2. The exclusion clause applied equally to certain categories of loss suffered by both parties, rather than existing for the benefit of one party alone.
3. The exclusion clause was in detailed terms, contained in a lengthy and detailed contract, and tailor-made as a result of negotiation between two highly sophisticated commercial entities of equal bargaining power with the benefit of legal advice from experienced commercial solicitors.
In any event, the effect of the exclusion clause in this case was not to deprive the contract of all contractual force and render it a mere statement of intent. IBM was still obliged to pay sums due as charges for work done. A debt is not a loss of profits, revenue or business, and hence was not excluded by the exclusion clause.
Fujitsu also still had other remedies available to it- namely the dispute resolution mechanisms which allowed it to review the management of the work share arrangements. If those were unsuccessful, it still had the right to apply to the courts for declaratory relief and/or a claim for specific performance and/or injunctive relief. However, in AB-v-CD the Court of Appeal recently held that, if damages are an inadequate remedy because of an exclusion or limitation clause, an injunction is more likely to be granted to prevent the breach from occurring in the first place. Parties should therefore give careful consideration to applying for interim relief where damages are not an adequate remedy because of an exclusion or limitation clause.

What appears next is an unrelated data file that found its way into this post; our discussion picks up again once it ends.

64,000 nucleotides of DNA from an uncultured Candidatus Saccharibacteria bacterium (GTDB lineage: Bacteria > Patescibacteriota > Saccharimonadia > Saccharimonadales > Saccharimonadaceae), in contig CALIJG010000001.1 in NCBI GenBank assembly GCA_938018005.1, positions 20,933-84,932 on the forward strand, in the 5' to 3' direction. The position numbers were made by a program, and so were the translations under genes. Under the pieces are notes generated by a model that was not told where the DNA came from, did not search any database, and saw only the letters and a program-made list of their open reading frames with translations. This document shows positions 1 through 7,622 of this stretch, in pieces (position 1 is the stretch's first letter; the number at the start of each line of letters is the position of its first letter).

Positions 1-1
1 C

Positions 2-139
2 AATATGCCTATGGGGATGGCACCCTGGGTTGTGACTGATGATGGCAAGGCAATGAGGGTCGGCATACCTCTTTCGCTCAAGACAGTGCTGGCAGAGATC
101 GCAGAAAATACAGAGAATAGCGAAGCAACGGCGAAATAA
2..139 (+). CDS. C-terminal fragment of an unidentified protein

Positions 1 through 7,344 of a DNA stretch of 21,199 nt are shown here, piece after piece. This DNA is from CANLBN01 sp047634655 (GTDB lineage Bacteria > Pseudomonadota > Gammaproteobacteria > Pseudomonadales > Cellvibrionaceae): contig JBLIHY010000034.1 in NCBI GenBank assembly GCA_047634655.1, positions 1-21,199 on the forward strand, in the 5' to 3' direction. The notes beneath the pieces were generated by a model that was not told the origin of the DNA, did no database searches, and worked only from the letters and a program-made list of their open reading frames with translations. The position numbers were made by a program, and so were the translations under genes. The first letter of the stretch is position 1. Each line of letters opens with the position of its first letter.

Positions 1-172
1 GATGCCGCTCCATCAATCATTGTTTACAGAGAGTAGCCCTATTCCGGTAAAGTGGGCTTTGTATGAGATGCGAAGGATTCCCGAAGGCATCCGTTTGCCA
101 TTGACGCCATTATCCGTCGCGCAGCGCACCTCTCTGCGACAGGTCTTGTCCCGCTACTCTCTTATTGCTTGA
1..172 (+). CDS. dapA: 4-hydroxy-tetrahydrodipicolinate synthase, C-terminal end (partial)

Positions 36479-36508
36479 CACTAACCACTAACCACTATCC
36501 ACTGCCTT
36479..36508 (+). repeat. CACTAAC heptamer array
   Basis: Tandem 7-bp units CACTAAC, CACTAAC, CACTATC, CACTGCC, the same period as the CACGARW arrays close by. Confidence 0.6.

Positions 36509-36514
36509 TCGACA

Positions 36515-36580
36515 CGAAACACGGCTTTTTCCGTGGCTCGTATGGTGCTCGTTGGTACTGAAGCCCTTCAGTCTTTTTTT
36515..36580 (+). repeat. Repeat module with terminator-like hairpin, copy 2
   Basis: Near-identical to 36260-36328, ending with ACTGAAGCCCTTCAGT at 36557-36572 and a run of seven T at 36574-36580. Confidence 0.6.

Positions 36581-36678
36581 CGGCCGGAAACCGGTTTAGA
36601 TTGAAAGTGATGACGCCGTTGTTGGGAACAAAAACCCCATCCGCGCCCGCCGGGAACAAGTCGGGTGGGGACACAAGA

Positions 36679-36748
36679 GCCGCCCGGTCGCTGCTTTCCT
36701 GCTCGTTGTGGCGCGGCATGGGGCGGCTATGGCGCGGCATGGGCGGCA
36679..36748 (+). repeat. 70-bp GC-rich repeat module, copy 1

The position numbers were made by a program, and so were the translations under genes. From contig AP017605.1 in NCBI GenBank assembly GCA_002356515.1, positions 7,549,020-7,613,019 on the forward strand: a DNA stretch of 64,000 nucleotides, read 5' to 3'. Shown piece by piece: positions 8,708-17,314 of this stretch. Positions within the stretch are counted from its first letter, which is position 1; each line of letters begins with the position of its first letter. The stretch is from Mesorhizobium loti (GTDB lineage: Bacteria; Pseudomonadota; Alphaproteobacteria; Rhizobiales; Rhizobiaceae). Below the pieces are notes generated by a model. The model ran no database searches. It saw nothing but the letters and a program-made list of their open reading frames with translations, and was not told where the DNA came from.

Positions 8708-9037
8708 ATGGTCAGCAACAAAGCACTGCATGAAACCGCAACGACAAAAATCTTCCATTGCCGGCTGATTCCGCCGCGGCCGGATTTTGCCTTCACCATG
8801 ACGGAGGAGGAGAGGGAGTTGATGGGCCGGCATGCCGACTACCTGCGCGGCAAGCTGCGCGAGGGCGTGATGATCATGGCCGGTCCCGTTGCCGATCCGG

Finally, the judge remarked that she was not persuaded that the exclusion of liability for loss of profits was in any way commercially unreasonable or inconsistent with business sense. She remarked that this was a case where a court should be very slow to intervene with its own view of commerciality. “Commercial parties are entitled to and do rely on commercial "mores"; they can choose to rely on trust and to prefer not to expose themselves or each other to litigation in due course - for sound commercial and professional reasons (para 87).”